FDA Matters Mailbag: Hatch-Waxman, Biosimilars, User Fees and More

Over the last month, FDA Matters has covered a wide-range of FDA-related topics: the agency, industry, and Congress, as well as medical innovation, user fee reauthorization legislation, food safety and post-market surveillance. The response has been great: FDA Matters has many new readers and I received a number of interesting questions.

Today’s column touches on biosimilars, Hatch-Waxman, user fees and FDA management. Keep the questions coming!

Is FDA becoming too large for food, drugs and medical devices to be in the same agency?

Last summer, the Commissioner re-organized her office to better manage the growing responsibilities and complexity of the agency’s work. She divided the agency’s work into four parts:

  • food and veterinary medicine
  • medical products
  • global outreach and inspection, and
  • administrative matters overseen by a chief operating officer

The key is that each of these individuals has line authority to manage their part of the agency, rather than being a staff advisor to the Commissioner.

With specific regard to foods, there are proposals to move the Center for Food Safety and Applied Nutrition (CFSAN) out of FDA. I believe the Center is best served by being part of the public health focus of FDA.

How do Europe and the US compare in their approaches to biosimilars?

Both the European Medicines Agency (EMA) and FDA are acting cautiously, but in different ways. Europe has focused on a limited number of reference products, building their knowledge and experience one therapeutic category at a time.

In contrast, FDA has already met with sponsors to discuss 11 reference products, presumably covering a number of therapeutic categories. Given FDA’s broader approach, proceeding case-by-case with strong scientific requirements is the best way for FDA to acquire knowledge and experience.

A different comparison was also posed to me: an eager EMA versus a reluctant FDA.  In less than two years, FDA has produced multiple policy speeches and articles, three guidances, held multiple sponsor meetings and allowed several sponsors to begin work. I assure you: FDA is fully committed to biosimilars!

As an aside, anyone familiar with the lack of FDA guidance on product-related social media can tell you how FDA behaves when it is reluctant to act. It looks quite different.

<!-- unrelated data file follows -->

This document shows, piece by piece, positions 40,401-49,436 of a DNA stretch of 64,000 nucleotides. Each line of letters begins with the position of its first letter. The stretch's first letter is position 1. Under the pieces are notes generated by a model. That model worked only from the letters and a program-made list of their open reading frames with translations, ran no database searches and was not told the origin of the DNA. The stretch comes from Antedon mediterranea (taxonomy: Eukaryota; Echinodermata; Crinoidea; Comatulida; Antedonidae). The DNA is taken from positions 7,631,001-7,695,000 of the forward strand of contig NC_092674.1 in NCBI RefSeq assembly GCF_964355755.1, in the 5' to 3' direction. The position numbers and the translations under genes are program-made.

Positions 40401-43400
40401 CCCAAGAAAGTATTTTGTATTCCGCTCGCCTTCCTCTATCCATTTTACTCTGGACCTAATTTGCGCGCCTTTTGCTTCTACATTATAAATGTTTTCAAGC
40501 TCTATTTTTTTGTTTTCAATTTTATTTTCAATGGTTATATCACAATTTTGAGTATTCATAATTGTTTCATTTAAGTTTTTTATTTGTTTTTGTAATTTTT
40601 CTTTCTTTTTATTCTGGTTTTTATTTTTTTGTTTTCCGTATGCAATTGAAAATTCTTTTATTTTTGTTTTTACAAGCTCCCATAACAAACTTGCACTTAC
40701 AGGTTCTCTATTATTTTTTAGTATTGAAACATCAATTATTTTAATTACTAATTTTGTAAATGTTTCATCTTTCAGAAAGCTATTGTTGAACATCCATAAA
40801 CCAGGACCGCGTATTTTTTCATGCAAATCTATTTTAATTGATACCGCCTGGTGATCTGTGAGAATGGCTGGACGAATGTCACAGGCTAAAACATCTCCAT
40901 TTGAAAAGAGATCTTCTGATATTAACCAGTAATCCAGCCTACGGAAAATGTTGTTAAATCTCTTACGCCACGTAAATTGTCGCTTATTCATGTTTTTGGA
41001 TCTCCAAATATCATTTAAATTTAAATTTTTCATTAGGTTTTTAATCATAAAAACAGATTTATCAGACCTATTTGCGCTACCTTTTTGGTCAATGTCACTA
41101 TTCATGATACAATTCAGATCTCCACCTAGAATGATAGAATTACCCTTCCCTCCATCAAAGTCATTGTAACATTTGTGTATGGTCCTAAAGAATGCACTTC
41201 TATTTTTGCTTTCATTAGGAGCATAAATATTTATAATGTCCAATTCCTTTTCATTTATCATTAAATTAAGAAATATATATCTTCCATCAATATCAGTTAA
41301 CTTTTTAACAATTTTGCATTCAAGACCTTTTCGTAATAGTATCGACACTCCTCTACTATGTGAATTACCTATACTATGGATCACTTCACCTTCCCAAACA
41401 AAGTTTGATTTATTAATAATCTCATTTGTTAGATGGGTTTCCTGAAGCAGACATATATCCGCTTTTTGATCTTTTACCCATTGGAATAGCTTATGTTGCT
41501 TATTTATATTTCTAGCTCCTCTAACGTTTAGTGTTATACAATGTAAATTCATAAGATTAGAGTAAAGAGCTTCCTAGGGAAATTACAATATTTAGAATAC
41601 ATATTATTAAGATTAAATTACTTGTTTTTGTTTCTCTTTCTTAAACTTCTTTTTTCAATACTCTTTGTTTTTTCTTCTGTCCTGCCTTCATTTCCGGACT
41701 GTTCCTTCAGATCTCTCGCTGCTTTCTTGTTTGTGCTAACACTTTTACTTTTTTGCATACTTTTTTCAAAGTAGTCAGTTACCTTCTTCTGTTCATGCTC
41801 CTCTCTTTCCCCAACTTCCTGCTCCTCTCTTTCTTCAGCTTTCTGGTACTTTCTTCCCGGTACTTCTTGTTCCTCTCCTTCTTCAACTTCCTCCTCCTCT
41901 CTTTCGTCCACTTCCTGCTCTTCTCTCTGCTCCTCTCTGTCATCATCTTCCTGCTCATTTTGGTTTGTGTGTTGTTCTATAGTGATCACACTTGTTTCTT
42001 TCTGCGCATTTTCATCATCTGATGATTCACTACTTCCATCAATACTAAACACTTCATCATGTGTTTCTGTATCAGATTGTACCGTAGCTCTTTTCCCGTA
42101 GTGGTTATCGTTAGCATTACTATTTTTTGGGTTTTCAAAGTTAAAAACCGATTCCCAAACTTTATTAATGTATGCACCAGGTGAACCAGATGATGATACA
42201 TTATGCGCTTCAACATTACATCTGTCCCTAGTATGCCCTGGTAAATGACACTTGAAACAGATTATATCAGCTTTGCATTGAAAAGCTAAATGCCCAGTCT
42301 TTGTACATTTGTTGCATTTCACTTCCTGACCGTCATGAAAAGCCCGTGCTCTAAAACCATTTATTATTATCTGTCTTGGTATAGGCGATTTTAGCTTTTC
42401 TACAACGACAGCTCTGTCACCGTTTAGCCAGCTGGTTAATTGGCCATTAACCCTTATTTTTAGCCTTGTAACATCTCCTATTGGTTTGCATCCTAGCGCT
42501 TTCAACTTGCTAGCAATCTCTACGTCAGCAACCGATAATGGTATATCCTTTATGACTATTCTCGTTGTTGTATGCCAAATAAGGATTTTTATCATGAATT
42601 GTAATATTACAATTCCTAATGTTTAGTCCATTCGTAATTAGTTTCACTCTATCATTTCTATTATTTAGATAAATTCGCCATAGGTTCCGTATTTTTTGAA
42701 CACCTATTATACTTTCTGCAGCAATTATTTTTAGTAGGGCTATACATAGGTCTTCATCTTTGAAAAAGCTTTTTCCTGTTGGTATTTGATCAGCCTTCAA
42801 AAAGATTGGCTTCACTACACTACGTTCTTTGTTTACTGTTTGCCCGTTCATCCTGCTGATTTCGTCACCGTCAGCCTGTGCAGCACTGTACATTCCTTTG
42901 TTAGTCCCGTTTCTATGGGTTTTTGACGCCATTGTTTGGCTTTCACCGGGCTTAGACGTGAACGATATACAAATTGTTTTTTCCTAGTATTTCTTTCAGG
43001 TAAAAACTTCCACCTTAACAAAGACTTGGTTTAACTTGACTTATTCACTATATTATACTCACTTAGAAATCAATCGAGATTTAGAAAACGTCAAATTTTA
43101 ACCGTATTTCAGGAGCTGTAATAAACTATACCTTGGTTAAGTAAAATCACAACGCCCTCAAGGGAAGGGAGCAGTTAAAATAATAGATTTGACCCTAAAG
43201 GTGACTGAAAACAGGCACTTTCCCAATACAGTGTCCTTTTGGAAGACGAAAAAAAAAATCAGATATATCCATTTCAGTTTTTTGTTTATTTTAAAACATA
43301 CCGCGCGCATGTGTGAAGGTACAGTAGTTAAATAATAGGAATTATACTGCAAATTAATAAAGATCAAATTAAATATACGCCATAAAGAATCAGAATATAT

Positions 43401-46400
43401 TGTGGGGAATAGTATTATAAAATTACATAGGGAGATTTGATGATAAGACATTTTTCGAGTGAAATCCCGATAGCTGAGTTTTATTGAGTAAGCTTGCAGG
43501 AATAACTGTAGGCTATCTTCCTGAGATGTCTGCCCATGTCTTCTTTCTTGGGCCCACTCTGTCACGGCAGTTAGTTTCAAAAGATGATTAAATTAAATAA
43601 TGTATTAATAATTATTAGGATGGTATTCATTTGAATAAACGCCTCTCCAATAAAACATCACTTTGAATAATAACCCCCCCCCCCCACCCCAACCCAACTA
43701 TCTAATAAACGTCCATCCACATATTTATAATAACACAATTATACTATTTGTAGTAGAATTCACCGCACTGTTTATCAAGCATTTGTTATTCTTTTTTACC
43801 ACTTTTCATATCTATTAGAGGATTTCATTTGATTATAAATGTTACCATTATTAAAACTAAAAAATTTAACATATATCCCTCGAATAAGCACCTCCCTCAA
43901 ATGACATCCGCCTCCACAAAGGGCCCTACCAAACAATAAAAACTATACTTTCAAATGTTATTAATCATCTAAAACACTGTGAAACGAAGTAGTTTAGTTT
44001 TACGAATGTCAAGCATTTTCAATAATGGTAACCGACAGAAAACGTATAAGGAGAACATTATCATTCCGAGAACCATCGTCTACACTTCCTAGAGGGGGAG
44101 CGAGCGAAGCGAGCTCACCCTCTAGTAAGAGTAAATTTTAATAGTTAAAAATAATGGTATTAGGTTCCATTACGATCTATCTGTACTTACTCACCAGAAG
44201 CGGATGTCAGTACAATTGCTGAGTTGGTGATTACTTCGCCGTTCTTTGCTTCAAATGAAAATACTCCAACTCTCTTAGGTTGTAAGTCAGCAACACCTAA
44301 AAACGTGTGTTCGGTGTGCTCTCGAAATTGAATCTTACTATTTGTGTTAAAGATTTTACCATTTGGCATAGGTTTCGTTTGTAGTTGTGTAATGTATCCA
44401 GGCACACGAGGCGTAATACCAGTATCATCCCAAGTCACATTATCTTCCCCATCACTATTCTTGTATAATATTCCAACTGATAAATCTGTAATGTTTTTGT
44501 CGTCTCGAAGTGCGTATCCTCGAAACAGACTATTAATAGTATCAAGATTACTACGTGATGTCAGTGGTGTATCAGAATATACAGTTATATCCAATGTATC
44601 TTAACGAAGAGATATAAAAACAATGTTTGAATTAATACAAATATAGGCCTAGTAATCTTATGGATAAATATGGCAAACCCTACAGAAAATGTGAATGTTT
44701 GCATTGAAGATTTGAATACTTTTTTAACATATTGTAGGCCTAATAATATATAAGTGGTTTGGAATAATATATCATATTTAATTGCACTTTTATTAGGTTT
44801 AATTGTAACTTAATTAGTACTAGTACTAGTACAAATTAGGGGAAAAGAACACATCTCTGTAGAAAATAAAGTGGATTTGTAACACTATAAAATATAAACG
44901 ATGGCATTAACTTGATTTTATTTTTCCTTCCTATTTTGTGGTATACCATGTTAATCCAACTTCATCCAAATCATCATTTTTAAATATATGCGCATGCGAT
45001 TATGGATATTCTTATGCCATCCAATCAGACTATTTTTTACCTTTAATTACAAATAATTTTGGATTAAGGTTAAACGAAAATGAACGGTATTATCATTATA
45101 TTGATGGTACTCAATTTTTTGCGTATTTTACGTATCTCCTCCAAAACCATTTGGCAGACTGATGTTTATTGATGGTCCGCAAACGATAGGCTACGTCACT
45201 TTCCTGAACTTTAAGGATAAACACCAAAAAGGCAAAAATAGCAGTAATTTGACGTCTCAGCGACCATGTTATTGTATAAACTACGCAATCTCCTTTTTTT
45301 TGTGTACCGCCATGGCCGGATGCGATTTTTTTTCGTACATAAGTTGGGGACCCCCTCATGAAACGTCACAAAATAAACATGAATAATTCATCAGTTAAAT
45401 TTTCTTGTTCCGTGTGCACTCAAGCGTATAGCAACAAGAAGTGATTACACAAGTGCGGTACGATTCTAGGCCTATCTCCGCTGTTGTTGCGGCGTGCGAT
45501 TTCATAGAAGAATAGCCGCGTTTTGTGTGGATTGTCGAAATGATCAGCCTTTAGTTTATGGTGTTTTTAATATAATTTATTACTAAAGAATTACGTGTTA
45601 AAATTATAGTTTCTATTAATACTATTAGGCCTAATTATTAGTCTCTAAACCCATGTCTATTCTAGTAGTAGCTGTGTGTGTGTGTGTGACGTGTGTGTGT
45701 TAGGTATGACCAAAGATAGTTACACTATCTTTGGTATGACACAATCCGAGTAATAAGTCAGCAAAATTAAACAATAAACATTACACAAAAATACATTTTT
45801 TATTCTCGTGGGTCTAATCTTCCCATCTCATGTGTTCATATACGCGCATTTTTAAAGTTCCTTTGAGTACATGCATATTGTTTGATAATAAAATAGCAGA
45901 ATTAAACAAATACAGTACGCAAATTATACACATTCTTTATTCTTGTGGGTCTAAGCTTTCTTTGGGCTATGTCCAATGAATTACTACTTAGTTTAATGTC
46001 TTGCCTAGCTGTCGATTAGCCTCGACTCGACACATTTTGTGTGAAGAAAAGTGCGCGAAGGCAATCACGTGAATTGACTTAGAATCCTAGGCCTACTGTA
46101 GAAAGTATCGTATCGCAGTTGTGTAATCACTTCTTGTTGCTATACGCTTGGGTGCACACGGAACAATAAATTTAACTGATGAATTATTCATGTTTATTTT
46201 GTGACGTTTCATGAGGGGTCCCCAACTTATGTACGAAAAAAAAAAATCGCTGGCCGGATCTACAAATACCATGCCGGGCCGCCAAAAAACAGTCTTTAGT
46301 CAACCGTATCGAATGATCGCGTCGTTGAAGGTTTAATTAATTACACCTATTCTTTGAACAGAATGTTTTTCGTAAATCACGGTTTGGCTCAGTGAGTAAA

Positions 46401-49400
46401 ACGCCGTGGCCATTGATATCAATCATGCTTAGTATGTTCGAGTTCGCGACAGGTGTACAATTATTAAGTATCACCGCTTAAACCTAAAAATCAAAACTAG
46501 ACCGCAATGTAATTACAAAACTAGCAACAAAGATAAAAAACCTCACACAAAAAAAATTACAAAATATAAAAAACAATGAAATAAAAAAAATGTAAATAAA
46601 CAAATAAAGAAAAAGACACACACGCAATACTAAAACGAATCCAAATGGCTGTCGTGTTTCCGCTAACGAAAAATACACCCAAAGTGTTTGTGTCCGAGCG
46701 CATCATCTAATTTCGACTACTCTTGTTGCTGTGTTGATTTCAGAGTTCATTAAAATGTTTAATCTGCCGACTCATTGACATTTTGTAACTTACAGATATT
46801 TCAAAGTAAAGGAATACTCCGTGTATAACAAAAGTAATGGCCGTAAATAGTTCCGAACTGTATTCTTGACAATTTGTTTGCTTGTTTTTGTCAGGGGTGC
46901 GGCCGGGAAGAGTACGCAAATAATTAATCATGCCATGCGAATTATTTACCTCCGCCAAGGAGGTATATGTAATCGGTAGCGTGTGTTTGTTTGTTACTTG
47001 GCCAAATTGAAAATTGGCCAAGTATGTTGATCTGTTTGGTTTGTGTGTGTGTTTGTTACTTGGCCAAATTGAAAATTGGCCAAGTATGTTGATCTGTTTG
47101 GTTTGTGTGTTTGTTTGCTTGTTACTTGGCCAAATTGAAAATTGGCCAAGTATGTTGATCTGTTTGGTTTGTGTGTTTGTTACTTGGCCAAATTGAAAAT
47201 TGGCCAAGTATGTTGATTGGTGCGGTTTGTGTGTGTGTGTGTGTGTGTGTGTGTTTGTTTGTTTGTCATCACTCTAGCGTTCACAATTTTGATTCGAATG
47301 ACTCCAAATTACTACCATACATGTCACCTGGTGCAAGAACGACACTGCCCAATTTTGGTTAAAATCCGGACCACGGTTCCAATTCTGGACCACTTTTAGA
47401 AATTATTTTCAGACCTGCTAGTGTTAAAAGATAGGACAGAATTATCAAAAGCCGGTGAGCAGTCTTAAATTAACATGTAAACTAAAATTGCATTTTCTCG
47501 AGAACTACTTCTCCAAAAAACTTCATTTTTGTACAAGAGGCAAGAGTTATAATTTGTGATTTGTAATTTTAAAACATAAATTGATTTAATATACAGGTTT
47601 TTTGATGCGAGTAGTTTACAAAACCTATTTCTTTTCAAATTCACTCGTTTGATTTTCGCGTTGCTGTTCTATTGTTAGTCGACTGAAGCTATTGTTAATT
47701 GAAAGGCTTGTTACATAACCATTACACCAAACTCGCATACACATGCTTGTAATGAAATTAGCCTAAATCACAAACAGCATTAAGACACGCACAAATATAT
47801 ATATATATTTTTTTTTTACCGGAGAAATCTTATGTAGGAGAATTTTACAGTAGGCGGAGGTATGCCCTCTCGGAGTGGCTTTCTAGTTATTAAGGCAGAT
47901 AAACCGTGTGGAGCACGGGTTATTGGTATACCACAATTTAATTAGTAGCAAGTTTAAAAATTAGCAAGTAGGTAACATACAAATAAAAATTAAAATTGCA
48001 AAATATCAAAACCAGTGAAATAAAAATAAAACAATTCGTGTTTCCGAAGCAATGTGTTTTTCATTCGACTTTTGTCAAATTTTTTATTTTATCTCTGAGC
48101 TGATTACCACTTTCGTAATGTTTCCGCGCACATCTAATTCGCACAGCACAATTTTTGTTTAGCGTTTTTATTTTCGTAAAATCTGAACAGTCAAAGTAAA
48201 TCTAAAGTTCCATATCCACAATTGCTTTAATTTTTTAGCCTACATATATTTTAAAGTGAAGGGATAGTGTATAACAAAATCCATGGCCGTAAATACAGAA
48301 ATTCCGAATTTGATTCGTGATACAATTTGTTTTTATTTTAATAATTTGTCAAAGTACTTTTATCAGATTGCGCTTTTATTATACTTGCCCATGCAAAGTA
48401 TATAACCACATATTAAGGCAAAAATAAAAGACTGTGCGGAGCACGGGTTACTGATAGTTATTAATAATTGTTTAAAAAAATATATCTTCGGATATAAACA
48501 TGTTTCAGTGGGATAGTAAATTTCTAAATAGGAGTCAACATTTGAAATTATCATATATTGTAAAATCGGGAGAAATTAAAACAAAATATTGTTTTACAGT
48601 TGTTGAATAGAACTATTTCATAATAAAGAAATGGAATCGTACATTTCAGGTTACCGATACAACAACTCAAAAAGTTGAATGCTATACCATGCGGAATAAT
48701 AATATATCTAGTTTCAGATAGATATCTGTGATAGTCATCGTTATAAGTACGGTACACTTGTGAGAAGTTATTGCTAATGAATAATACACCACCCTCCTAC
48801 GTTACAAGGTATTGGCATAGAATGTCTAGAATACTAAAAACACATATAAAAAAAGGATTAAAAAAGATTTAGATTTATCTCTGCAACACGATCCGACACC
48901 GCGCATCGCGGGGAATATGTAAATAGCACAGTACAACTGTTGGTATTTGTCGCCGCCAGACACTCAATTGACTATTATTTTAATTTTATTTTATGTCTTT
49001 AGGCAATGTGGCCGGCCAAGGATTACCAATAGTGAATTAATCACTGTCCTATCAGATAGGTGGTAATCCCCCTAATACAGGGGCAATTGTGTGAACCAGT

If the user fee reauthorization legislation has the potential to be a vehicle for any FDA-related provision, might Congress re-open Hatch-Waxman?

I shudder at the possibility, but can’t rule it out. I asked a knowledgeable friend what he would propose if given the chance to amend Hatch-Waxman. His reply: get FDA out of the patent enforcement business, yet assure generics the equivalent of the 180-day exclusivity if they win in court.

Since this would benefit generics, a trade-off for innovators could be longer exclusivity for new molecular entity (NME) compounds that lack intellectual property (IP) protection. It might be the same 10 years they receive in the EU or the 12 years for biologics. Similarly, a stronger incentive than 5 to 7 years is needed to generate interest in 505 (b)(2) drug applications in the absence of IP protection.

I’m not suggesting this, but thought it interesting enough to give his ideas some visibility.

Companies are telling me: it’s hard to justify investing in the US biosimilars market because of the resources it will require. Why is FDA Matters so optimistic?

I hear some of this, too. Certainly, the first generation of biosimilar applicants (and there seem to be plenty of them) are going to pay more–and live with more uncertainty for a longer period of time– than those that start 5 years from now when costs have dropped.

However, those who are successful are going to be rewarded, as I explored more fully in How Biosimilars Will Transform the Marketplace. Put simply:

  • If the first biosimilar approvals from FDA are for solid products with good data and fair pricing, then hospital purchasing groups, pharmaceutical benefit managers and formulary committees are going to move significant market share away from the reference products.
  • In multi-product categories, the market shift may be even greater because there will be therapeutic substitution, not just substitution of the biosimilar for the reference drug.

I look forward to more reader questions!

adapted and republished with permission by FDA Matters, a weekly blog covering FDA policy and regulation

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